Question or problem about Python programming:
To launch programs from my Python-scripts, I’m using the following method:
def execute(command): process = subprocess.Popen(command, shell=True, stdout=subprocess.PIPE, stderr=subprocess.STDOUT) output = process.communicate() exitCode = process.returncode if (exitCode == 0): return output else: raise ProcessException(command, exitCode, output)
So when i launch a process like Process.execute(“mvn clean install”), my program waits until the process is finished, and only then i get the complete output of my program. This is annoying if i’m running a process that takes a while to finish.
Can i let my program write the process output line by line, by polling the process output before it finishes in a loop or something?
Sorry i didn’t search very well before posting this question. Threading is actually the key. Found an example here which shows how to do it: **
Python Subprocess.Popen from a thread
How to solve the problem:
You can use iter to process lines as soon as the command outputs them:
lines = iter(fd.readline, ""). Here’s a full example showing a typical use case (thanks to @jfs for helping out):
from __future__ import print_function # Only Python 2.x import subprocess def execute(cmd): popen = subprocess.Popen(cmd, stdout=subprocess.PIPE, universal_newlines=True) for stdout_line in iter(popen.stdout.readline, ""): yield stdout_line popen.stdout.close() return_code = popen.wait() if return_code: raise subprocess.CalledProcessError(return_code, cmd) # Example for path in execute(["locate", "a"]): print(path, end="")
Ok i managed to solve it without threads (any suggestions why using threads would be better are appreciated) by using a snippet from this question Intercepting stdout of a subprocess while it is running
def execute(command): process = subprocess.Popen(command, shell=True, stdout=subprocess.PIPE, stderr=subprocess.STDOUT) # Poll process for new output until finished while True: nextline = process.stdout.readline() if nextline == '' and process.poll() is not None: break sys.stdout.write(nextline) sys.stdout.flush() output = process.communicate() exitCode = process.returncode if (exitCode == 0): return output else: raise ProcessException(command, exitCode, output)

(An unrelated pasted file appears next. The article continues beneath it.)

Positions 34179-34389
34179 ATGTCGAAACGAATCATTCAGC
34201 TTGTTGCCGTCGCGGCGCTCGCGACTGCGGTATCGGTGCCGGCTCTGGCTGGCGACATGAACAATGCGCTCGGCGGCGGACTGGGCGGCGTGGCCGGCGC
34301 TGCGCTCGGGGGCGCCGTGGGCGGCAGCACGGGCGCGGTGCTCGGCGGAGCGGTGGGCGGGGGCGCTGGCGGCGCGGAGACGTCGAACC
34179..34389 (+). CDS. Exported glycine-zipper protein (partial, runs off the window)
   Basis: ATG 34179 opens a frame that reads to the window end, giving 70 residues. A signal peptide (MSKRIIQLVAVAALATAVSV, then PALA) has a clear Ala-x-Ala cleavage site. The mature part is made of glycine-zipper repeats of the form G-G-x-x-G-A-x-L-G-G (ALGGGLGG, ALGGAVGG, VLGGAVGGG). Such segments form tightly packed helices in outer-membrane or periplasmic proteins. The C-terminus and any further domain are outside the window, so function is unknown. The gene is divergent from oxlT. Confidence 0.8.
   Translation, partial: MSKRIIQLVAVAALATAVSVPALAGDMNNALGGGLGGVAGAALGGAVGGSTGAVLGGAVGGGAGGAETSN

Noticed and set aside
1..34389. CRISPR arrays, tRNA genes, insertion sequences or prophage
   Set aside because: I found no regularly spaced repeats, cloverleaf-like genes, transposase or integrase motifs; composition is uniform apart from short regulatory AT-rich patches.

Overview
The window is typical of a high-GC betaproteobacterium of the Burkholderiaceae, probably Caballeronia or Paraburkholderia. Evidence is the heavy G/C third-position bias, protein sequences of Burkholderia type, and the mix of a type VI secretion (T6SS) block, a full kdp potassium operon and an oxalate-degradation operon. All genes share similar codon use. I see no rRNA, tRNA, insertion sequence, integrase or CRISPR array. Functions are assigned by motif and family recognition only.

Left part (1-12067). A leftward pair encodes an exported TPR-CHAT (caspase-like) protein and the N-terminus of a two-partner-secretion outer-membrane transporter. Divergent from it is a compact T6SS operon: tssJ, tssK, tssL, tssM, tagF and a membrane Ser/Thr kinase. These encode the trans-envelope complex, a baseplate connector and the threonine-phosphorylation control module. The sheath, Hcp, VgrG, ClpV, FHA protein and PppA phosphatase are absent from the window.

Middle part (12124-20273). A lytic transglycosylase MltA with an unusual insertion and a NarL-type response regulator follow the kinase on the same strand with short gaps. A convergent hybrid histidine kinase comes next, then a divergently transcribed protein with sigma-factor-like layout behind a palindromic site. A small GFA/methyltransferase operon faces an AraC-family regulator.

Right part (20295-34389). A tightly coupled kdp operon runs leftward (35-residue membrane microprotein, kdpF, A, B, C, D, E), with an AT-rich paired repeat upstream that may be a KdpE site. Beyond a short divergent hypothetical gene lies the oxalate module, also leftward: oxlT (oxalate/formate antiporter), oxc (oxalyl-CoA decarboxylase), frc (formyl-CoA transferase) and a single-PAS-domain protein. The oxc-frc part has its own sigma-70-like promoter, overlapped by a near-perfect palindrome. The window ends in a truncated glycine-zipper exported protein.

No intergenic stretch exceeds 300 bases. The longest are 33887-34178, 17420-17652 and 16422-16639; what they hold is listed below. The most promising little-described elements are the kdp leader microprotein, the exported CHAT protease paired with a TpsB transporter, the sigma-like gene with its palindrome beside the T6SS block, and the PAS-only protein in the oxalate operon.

To print subprocess’ output line-by-line as soon as its stdout buffer is flushed in Python 3:
from subprocess import Popen, PIPE, CalledProcessError with Popen(cmd, stdout=PIPE, bufsize=1, universal_newlines=True) as p: for line in p.stdout: print(line, end='') # process line here if p.returncode != 0: raise CalledProcessError(p.returncode, p.args)
Notice: you do not need
p.poll() — the loop ends when eof is reached. And you do not need
iter(p.stdout.readline, '') — the read-ahead bug is fixed in Python 3.
See also, Python: read streaming input from subprocess.communicate().
There is actually a really simple way to do this when you just want to print the output:
import subprocess import sys def execute(command): subprocess.check_call(command, stdout=sys.stdout, stderr=subprocess.STDOUT)
Here we’re simply pointing the subprocess to our own stdout, and using existing succeed or exception api.
tried your code and corrected it for 3.4 and windows
dir.cmd is a simple dir command, saved as cmd-file
import subprocess c = "dir.cmd" def execute(command): popen = subprocess.Popen(command, stdout=subprocess.PIPE,bufsize=1) lines_iterator = iter(popen.stdout.readline, b"") while popen.poll() is None: for line in lines_iterator: nline = line.rstrip() print(nline.decode("latin"), end = "\r\n",flush =True) # yield line execute(c)